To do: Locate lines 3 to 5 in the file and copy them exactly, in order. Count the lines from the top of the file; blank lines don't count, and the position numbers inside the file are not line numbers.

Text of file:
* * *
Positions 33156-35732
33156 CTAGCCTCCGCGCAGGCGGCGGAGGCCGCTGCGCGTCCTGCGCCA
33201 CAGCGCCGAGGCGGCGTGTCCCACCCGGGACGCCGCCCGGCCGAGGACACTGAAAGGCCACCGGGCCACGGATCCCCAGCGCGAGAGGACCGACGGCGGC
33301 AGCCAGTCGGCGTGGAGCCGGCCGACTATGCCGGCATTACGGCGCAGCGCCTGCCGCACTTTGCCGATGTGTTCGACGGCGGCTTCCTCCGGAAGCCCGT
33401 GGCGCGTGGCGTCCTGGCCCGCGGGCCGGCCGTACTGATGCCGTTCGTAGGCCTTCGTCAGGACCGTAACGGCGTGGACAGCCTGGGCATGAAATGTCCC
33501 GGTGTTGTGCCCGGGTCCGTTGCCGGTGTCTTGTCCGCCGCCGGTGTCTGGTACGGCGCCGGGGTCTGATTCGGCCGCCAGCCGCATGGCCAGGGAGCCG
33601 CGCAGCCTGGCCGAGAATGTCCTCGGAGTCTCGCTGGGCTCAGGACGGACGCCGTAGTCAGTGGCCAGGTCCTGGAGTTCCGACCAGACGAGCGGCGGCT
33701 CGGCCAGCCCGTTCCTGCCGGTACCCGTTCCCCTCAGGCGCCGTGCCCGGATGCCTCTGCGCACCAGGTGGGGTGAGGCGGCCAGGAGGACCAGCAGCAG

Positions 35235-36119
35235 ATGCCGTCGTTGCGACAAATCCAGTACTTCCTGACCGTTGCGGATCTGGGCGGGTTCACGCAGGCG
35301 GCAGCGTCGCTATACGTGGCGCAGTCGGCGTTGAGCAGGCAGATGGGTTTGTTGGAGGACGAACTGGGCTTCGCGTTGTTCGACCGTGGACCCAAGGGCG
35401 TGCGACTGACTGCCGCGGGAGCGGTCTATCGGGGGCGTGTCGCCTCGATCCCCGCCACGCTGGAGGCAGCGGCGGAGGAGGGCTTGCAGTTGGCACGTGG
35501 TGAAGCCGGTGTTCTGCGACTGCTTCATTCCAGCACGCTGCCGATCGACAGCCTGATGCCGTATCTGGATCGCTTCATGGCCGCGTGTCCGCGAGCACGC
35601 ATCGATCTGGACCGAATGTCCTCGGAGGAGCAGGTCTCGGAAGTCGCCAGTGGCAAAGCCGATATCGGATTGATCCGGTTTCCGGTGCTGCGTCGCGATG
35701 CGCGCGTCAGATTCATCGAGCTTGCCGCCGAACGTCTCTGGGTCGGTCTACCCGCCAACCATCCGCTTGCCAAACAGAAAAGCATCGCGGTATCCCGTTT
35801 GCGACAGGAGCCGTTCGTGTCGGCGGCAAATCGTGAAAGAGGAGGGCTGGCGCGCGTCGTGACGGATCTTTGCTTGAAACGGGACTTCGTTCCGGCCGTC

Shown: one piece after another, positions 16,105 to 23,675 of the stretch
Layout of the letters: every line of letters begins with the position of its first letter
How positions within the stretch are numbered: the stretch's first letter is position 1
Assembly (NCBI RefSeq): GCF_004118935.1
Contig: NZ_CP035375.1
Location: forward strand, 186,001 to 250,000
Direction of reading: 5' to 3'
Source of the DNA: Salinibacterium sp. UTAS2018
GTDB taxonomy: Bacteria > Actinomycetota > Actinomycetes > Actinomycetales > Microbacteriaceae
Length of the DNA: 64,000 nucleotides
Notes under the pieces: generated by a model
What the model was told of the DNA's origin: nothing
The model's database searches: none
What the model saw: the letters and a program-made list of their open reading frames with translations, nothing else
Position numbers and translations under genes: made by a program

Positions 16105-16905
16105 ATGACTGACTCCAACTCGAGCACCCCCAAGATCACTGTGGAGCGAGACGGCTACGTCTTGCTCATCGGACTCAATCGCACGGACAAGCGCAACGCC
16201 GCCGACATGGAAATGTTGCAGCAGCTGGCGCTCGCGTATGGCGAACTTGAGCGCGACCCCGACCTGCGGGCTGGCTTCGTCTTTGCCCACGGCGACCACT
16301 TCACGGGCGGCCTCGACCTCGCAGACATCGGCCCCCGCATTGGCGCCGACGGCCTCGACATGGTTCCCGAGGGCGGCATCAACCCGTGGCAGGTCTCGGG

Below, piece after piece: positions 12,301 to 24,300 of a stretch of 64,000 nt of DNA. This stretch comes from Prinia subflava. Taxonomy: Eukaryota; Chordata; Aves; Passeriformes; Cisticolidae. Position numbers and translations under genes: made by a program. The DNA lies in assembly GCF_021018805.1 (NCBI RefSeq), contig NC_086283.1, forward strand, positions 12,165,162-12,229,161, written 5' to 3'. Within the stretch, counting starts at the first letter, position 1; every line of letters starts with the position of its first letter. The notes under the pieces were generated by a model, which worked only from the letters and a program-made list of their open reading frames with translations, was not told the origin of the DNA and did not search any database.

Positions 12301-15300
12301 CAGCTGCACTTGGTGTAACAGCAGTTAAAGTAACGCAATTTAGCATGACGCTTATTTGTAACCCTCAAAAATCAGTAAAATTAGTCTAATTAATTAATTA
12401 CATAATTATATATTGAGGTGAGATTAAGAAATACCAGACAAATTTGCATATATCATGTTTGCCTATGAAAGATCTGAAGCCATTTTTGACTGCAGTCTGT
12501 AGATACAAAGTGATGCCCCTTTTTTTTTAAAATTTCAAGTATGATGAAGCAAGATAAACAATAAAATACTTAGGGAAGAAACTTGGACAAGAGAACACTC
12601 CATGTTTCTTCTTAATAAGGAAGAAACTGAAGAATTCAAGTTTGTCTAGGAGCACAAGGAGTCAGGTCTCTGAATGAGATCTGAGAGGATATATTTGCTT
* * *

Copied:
33201 CAGCGCCGAGGCGGCGTGTCCCACCCGGGACGCCGCCCGGCCGAGGACACTGAAAGGCCACCGGGCCACGGATCCCCAGCGCGAGAGGACCGACGGCGGC
33301 AGCCAGTCGGCGTGGAGCCGGCCGACTATGCCGGCATTACGGCGCAGCGCCTGCCGCACTTTGCCGATGTGTTCGACGGCGGCTTCCTCCGGAAGCCCGT
33401 GGCGCGTGGCGTCCTGGCCCGCGGGCCGGCCGTACTGATGCCGTTCGTAGGCCTTCGTCAGGACCGTAACGGCGTGGACAGCCTGGGCATGAAATGTCCC